Tags: Custom Orthotics  

Find out how wearing custom-made shoe inserts could help with painful, achy feet.

Heel pain is one of the most common issues that adults face. If you are an athlete or runner you may find yourself dealing with heel pain Orthoticsmore than you would like to admit. Here at The Podiatry Associates in East Toronto, Whitby, Mississauga and Brantford, Ontario, our team of podiatrists and chiropodists can provide you with a comprehensive treatment plan to tackle heel pain caused by heel spurs, plantar fasciitis, Achilles tendonitis and everything in between. Find out more about custom orthotics and how they could alleviate your heel pain.


What are custom orthotics?

Custom orthotics are specially crafted devices that are placed within the shoes to help realign the joints and muscles of the foot and ankle. Just as glasses or contacts work to correct your vision, custom shoe inserts also work to correct imbalances and problems within the feet.


What are the benefits of custom orthotics?

Orthotics can be used to treat a wide range of problems and can be beneficial for,

  • Taking stress and strain off the feet
  • Redistributing pressure and force evenly throughout the foot
  • Providing cushioning and support for the heels and arches of the feet
  • Stabilizing the foot and ankle
  • Providing shock absorption when walking or running


Custom orthotics are specifically designed to support your feet and your feet alone. This is what makes them different from the orthotics you can find over the counter. Custom orthotics can correct mechanical imbalances and provide your heels and arches with the proper support they need to take pressure off the areas as they heal. Of course, your podiatrist will recommend other treatment options along with custom orthotics to reduce pain and inflammation and to speed up healing.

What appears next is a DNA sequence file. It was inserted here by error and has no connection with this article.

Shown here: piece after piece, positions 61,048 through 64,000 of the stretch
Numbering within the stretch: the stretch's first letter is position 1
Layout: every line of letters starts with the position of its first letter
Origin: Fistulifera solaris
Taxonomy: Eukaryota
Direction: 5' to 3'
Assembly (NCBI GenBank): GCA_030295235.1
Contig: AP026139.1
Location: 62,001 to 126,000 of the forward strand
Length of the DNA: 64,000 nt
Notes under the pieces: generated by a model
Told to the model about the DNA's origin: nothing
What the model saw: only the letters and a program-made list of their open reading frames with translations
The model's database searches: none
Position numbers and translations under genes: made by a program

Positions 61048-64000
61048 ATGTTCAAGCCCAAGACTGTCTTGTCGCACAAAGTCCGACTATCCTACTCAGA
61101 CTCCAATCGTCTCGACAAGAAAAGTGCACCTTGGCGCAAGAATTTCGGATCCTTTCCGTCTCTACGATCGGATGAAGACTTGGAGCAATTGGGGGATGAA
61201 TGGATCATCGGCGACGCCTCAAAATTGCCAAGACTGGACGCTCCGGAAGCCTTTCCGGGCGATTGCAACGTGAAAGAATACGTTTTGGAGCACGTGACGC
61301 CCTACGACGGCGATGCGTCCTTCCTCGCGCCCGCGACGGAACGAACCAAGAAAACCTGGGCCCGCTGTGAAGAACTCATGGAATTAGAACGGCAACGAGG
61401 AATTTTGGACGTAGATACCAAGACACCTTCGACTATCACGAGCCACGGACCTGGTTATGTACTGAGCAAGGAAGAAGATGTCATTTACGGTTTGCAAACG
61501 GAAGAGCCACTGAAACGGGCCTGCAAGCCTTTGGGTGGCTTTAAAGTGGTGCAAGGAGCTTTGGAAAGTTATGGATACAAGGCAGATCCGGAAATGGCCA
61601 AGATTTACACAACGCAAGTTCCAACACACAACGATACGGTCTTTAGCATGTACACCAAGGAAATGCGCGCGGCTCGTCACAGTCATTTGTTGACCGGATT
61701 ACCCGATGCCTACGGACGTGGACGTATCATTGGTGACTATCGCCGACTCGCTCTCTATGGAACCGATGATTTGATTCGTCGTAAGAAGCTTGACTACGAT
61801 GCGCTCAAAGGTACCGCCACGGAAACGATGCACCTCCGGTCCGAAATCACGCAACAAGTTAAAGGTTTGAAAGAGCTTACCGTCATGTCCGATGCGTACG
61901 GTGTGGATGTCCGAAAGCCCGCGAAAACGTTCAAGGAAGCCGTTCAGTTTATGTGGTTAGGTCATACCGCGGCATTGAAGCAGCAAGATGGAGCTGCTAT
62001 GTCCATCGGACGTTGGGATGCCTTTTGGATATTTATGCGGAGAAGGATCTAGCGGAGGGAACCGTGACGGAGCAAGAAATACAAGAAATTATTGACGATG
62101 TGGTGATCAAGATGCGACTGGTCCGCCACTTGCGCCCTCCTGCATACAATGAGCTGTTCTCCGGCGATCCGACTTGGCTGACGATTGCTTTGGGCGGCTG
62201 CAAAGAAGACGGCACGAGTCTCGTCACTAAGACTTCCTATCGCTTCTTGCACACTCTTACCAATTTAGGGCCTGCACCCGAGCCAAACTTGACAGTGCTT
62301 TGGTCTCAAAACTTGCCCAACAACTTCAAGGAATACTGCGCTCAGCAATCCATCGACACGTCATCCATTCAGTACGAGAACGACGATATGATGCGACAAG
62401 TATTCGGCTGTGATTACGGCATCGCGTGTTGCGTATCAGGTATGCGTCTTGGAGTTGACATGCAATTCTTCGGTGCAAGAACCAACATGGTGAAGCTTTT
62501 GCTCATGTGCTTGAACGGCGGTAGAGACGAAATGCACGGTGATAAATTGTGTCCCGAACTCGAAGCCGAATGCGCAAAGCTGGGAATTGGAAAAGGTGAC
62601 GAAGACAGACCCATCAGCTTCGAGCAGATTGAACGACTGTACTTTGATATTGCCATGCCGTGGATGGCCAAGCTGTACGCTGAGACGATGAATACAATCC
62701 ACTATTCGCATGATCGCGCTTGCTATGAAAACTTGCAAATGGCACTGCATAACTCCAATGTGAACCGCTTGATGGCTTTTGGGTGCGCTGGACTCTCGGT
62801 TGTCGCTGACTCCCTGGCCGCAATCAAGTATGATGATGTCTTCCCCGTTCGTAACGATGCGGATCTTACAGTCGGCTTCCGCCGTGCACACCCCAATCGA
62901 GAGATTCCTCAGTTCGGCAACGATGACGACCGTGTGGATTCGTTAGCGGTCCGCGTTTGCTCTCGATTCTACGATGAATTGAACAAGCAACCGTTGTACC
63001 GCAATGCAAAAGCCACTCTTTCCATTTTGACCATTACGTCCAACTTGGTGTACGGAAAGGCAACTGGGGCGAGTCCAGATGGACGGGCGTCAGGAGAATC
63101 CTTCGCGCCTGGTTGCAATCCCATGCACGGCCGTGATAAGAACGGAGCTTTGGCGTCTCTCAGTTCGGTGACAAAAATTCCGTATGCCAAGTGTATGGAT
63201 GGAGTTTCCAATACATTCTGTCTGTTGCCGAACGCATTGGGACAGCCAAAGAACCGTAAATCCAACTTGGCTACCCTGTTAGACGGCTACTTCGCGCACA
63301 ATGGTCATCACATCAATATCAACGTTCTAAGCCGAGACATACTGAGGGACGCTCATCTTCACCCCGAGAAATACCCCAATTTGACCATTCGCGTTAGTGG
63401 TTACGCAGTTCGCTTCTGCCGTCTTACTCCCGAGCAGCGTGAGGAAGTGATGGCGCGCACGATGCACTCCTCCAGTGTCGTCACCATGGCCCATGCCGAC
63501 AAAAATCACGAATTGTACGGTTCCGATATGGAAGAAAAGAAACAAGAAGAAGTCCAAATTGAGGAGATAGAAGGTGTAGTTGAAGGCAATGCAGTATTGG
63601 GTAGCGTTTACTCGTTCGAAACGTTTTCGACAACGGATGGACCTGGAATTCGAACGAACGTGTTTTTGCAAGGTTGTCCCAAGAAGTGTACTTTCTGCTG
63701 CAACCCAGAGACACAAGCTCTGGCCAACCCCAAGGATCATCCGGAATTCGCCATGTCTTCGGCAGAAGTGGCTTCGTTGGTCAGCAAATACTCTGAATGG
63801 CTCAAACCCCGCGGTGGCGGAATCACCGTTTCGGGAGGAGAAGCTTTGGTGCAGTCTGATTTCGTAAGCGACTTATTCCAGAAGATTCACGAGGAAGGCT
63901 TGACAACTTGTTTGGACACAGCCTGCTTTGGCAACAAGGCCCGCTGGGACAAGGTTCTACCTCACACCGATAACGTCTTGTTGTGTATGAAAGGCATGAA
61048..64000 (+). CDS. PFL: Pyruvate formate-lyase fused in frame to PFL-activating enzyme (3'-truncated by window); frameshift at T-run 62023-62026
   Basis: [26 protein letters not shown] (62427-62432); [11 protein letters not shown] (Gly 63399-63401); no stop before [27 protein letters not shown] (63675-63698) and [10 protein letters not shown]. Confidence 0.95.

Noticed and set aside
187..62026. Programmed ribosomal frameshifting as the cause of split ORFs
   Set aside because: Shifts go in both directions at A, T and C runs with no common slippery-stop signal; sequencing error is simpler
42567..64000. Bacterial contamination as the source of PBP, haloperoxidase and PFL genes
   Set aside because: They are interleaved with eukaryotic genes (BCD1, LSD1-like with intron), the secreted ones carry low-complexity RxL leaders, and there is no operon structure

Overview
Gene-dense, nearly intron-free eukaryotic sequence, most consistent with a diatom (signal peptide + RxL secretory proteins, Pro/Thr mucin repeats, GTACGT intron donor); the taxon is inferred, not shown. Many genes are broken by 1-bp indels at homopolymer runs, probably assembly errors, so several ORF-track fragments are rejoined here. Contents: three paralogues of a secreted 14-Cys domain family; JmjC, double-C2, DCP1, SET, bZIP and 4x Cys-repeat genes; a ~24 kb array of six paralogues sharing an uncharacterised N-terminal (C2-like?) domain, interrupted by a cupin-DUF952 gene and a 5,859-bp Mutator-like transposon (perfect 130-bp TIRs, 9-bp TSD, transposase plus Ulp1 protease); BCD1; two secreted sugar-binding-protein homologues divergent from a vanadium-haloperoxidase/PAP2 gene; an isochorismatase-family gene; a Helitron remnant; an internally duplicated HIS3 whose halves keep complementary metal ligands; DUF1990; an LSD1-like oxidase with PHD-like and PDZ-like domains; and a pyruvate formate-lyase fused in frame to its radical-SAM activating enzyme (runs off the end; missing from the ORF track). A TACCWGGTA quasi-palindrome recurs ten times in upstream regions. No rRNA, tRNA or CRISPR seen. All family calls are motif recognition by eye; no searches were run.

When should I see a foot doctor for my heel pain?

When you turn to us for an evaluation we will ask questions about your symptoms, examine the feet and perform the proper diagnostic testing to be able to make a definitive diagnosis. The goal is to find out the cause of your heel pain. While some cases of heel pain will go away on their own with rest and home care, there are some cases in which plantar fasciitis and Achilles tendonitis can become chronic. If you are dealing with recurring or unresponsive heel pain then seek immediate medical attention.


With offices in East Toronto, Whitby, Mississauga and Brantford, Ontario, The Podiatry Associates offers a full-service podiatry clinic to treat a variety of foot and ankle problems. If you want to find out more about custom orthotics and whether they are right for you call one of our clinics today to schedule an appointment.

By Podiatry Associates
June 14, 2019
Category: orthotic devices
Tags: orthotics